Friday, May 30, 2008

Sushi Sasabune (Los Angeles, CA)

Sushi Sasabune
12400 Wilshire Blvd, Los Angeles, CA 90025
310.820.3596 (Yelp, restaurant has no web site)
Fri 05/30/2008, 05:30p-07:35p

Ah Sasabune, arguably LA's most famous sushi restaurant. I had heard a lot of good things about the place, though Sasabune certainly has its share of detractors (most complaints seem to center around oversaucing and warm rice), and had always wanted to get around to trying it.

Nestled on the bottom floor of an office building, the exterior is rather unremarkable.

Upon entering, you receive a stern warning: no "Americanized" sushi here! Owner Nobi Kusuhara is a disciple of the Nozawa (aka "the sushi Nazi") school of sushi, so this is to be expected.

The space used to house a Todai (shudder), so unfortunately, the decor leaves much to be desired. The place is large, and thus feels a bit cavernous and cold.

The best place is still at the bar, in front of Nobi-san.

Sasabune has its own customized wet naps and chopsticks. Cute.

The sushi menu. Sasabune has a nice selection of fish at surprisingly reasonable prices. Some of the items such as sardine and ono aren't seen offered at many restaurants. Click for a larger version.

I brought a bottle of 1990 Krug Brut Champagne to drink with the meal. It was quite intense, with mild citrus flavors on the nose leading to mass amounts of toast and yeast on a long, lingering finish. It was my most intense Champagne experience ever. On a side note, the waitress holding the bottle is also a waitress at Urasawa (where I'd been the previous night). She mentioned to me she had two jobs, but I didn't know the other was here! Small world eh?

Tairagai Sashimi
This was my first experience with pen shell, a large saltwater clam. It was very crisp and fresh tasting, with a texture reminiscent of a cross between awabi, mirugai, and hotate. The taste itself was quite mild, so it was served with Hawaiian salt and yuzu kosho (yuzu, chili pepper, salt), but I thought the clam easily stood on its own.

Awabi Sashimi
The flesh had a great texture near the center but the edges were very tough and crunchy. The flavor was mild, with a slight sweetness to it. Nice, though not as strong as I've had at Go's Mart. While we were eating, Nobi-san also told us about the various types of abalone available: black, white, red, and pink. What we had was red, the largest and most common variety. I believe he also said that the pink's were the best, though they're mildly endangered and thus illegal to harvest.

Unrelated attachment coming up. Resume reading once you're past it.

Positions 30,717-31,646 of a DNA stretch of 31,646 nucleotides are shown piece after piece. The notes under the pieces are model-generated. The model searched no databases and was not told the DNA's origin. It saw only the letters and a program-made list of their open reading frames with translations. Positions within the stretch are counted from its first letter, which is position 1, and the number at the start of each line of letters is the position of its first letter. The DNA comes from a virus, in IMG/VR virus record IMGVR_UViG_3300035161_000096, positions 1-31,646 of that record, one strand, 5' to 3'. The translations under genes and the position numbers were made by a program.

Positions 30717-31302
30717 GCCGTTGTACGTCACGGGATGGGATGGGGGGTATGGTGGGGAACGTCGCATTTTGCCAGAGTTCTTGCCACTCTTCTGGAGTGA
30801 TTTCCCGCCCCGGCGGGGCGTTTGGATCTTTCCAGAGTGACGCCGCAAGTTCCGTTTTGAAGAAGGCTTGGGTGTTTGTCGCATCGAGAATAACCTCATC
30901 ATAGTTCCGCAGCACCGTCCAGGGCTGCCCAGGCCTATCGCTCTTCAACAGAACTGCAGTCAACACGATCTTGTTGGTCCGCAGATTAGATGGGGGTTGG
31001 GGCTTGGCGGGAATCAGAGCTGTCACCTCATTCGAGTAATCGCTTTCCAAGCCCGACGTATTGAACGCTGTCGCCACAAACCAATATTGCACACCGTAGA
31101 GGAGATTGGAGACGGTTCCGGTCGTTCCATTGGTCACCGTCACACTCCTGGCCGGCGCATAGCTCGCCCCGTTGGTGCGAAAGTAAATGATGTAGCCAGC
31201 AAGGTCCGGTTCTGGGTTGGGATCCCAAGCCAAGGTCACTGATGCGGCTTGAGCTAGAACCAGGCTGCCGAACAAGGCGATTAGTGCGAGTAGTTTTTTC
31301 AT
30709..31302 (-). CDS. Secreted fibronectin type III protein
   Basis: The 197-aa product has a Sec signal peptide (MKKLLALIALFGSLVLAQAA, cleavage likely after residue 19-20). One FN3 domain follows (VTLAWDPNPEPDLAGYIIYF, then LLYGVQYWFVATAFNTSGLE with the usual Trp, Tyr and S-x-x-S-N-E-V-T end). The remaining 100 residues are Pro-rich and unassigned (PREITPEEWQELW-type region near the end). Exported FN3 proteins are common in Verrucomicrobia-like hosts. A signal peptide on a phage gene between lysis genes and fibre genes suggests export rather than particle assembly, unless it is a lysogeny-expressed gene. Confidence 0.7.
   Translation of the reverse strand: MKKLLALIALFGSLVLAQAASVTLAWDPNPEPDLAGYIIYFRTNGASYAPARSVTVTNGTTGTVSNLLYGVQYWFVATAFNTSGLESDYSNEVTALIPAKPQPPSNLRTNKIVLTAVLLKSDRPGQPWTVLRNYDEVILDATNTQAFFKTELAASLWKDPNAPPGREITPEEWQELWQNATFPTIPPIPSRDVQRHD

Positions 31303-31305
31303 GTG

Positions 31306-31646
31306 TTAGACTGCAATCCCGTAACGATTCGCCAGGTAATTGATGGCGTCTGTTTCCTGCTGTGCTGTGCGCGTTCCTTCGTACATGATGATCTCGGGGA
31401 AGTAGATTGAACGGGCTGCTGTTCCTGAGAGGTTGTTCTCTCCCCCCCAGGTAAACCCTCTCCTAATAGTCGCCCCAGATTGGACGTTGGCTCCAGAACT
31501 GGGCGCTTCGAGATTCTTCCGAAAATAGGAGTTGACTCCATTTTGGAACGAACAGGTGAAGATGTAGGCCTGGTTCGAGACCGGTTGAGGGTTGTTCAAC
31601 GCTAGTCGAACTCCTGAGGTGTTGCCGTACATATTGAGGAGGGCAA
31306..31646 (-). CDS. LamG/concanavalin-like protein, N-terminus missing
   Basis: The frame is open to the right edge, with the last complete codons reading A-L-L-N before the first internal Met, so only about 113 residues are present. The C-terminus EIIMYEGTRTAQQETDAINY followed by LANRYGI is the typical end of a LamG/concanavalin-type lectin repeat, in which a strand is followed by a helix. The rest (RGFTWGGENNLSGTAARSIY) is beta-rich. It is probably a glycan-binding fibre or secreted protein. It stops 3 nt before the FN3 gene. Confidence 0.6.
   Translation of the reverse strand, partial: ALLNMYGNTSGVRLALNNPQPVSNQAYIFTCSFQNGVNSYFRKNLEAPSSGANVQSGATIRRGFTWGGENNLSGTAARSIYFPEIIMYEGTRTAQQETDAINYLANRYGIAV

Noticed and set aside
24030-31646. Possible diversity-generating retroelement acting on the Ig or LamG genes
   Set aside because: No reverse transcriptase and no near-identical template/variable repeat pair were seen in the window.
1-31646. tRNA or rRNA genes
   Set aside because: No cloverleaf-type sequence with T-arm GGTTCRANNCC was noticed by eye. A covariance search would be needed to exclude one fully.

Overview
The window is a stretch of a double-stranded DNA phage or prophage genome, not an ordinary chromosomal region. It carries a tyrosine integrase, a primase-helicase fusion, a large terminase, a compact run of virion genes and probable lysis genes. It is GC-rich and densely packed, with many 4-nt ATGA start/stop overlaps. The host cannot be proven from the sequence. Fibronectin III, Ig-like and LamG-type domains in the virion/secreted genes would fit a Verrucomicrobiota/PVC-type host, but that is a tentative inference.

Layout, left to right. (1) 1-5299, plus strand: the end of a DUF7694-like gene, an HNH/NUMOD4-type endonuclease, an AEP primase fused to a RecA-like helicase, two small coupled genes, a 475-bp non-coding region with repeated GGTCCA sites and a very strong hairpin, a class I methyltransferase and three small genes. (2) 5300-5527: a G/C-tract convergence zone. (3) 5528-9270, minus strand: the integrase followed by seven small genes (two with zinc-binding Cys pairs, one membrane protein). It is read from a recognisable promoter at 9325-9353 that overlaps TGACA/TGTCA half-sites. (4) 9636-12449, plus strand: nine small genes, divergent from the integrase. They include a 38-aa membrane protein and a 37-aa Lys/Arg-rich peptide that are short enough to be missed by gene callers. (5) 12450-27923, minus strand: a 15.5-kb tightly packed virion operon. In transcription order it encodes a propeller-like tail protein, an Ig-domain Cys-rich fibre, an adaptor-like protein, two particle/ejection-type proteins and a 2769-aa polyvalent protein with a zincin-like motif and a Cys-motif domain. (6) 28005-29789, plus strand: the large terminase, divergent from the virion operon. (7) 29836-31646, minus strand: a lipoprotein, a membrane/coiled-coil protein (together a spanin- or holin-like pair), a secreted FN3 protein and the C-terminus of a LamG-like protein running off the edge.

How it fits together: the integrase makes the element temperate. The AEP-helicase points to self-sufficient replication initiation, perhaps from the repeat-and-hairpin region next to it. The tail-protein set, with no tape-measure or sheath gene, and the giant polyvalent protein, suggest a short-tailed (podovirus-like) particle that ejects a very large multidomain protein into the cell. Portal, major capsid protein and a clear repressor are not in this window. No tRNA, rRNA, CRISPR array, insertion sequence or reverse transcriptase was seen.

Binnagamaguro Sashimi
Albacore in ponzu sauce, with scallions. I didn't find the ponzu too obtrusive here, but I understand how others could. This fish's flavor didn't exactly take center stage, but nevertheless, I thought the dish was still rather tasty.

Kumamoto Kaki
Ever since having them at Water Grill, Kumamotos have been my favorite type of oyster. These did not disappoint. The oysters' clean, crisp taste was further heightened by the citrusy sauce and momiji oroshi. Excellent.

Assorted Sashimi
The sashimi here were: amaebi (a rather unusual consistency, it was crisper than what I expected, but not creamy), hamachi (perhaps a bit less fatty than usual), maguro (very lean, had a hard time discerning much flavor here), sawara (milder than the aji), aji (quite fishy on its own but very good when sauced), and toro (not particularly fatty or oily).

Toro / Maguro
These two pieces of tuna were very similar to the sashimi slices above. The toro was rather unspectacular. The maguro was extremely mild, and thus really needed the soy sauce to draw out the flavors.

Tai / Hirame
The snapper, served with a touch of yuzu kosho, was quite delicious, and I appreciated the bit of skin left on the fish. I also enjoyed the hirame, topped with ponzu, scallion, and momiji oroshi; the garnishes piqued the palate and really drew out the subtle flavors of the whitefish.

Kinmeidai / Sake
Kinmeidai is something I may not have had before; it's known as "golden eye snapper." Here, it came topped with ponzu, scallion, and what I think is grated ginger. Compared to regular tai, I thought it was perhaps a touch sweeter, and with a softer texture. Very nice. The salmon here came with sesame seeds and battera kombu (pickled kelp). The fish could've stood on its own, but I did like the tartness and texture that the kelp added.

Hotate / Mirugai